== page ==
Skip to main content Skip to navigation

Illustrative research internship projects

Dr Richard Everitt
Approximate Bayesian computation for individual based models
Individual based models (IBMs) are used in ecology for modelling behaviour at a population-level via modelling the behaviour of individual organisms. These computer models are sometimes deterministic, sometimes stochastic, and usually have unobserved parameters. These parameters must be chosen appropriately (“calibrated”) using observed data, in order that it is possible for the model to be an accurate representation of the real world. This calibration can, in theory, be carried out using a technique known as approximate Bayesian computation (ABC). ABC works by simulating from the model for different parameters, and choosing parameters whose simulations are good matches to the observed data. However, in practice, the large computational cost of simulating from an IBM places a limitation on the use of standard ABC techniques. This project will investigate the use of recent approaches, such as Bayesian optimisation ABC, for calibrating IBMs.
Estimating bowler ability in cricket
The bowling average (number of runs conceded divided by number of wickets) is the most commonly used method for evaluating the effectiveness of bowlers in cricket. However, there are a number of variables that affect this average - e.g. the quality of the opposition and the country in which the matches are played. Therefore it is difficult to compare the quality of bowlers from different countries, and from different eras. This project will adapt recent work on estimating the quality of batsmen in Test cricket, and instead examine the quality of bowlers in Test cricket.
Active subspaces using sequential Monte Carlo
Many models for complex processes have the issue that their parameters cannot be fully identified from the data. When performing Bayesian inference on such a model, it can simplify the problem to explore only the “active subspace” of the parameters: the subspace is a particular kind of low-dimensional structure that can be exploited in inference. This project will introduce the use an active subspace into a sequential Monte Carlo framework.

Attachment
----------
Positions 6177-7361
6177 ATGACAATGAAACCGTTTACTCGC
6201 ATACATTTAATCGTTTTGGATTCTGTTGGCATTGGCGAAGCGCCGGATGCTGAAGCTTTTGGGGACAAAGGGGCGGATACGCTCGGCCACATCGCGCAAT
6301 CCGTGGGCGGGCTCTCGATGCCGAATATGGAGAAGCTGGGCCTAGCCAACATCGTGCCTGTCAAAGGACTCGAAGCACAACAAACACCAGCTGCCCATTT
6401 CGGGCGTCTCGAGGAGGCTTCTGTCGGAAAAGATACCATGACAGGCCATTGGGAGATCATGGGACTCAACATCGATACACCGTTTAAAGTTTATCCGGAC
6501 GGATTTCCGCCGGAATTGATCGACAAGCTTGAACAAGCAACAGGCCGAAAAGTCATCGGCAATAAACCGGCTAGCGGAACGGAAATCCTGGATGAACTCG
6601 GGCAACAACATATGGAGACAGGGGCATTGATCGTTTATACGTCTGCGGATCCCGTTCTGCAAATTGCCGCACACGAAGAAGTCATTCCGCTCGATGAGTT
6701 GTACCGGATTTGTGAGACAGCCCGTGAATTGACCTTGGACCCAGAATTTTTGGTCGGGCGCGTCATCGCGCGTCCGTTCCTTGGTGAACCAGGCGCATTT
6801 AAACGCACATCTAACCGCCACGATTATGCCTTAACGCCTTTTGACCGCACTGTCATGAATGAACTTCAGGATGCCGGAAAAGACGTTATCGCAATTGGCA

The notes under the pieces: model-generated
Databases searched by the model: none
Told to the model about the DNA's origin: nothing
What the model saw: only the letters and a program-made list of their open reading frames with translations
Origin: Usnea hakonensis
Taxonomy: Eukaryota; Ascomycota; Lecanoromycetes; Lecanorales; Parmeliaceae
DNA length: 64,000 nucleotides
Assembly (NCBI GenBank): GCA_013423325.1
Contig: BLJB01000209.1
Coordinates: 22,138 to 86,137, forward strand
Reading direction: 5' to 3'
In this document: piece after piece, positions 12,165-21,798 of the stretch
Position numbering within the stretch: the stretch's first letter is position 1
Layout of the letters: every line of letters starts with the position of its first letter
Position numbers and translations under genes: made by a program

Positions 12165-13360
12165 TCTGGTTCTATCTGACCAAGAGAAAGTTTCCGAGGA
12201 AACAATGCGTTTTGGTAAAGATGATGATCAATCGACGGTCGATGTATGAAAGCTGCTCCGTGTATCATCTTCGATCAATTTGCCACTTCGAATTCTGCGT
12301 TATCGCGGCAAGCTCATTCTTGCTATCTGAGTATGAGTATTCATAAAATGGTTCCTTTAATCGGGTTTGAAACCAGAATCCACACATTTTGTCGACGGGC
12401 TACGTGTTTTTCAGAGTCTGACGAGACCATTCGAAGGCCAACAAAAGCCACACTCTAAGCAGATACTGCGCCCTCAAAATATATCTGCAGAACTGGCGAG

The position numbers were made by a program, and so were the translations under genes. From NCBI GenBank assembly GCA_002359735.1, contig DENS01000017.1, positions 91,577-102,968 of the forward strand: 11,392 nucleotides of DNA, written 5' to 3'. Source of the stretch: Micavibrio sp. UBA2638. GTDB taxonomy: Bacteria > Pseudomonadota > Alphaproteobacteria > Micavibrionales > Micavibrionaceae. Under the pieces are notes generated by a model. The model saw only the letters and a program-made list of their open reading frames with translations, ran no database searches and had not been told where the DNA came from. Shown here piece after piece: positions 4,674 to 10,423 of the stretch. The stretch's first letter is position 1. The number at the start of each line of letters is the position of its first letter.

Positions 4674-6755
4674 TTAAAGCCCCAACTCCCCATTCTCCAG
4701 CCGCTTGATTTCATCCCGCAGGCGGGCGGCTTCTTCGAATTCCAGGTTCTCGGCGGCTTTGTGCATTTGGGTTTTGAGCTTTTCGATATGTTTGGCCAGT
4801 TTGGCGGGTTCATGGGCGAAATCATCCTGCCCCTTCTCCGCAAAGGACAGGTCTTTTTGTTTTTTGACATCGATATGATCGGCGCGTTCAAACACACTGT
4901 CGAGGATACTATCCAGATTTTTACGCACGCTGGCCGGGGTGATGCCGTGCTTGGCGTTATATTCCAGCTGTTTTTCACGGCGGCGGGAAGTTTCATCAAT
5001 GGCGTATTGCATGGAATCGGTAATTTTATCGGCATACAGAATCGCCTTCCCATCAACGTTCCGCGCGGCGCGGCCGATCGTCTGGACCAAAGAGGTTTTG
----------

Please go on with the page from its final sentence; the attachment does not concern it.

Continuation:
Dr Jere Koskela
Simulation of jump diffusions in genetics

The evolution of allele frequencies in randomly reproducing populations subject to occasional large scale events, such as population bottlenecks or selective sweeps, are typically modelled by so-called Lambda-Fleming-Viot jump diffusions. An important step in using a model for practical inference is to be able to simulate from it. Trajectories of jump diffusions can typically not be simulated exactly. A range of approximation schemes are available, but they are typically only applicable for jump diffusions taking values on the whole real line. The Lambda-Fleming-Viot describes the frequency of an allele in a population, and hence is constrained to take values in the unit interval [0,1]. This project aims to identify a range of jump diffusion approximation schemes, implement them, and compare their performance on the Lambda-Fleming-Viot model empirically.

Time series inference in genetics

DNA sequence data is now available from multiple generations, and there are standard models (most notably, the Wright-Fisher model) which describe the changes in allele frequencies in a population across time. However, the advent of multi-generation data is recent enough that many practical questions remain unanswered. This project is about finding an optimal balance between how many generations to sequence, and how many individuals to sequence in each generation, when the goal is to minimise the mean square error of estimators of standard genetic quantities of interest, such as the rate with which mutations arise in the population.

Prof. Ioannis Kosmidis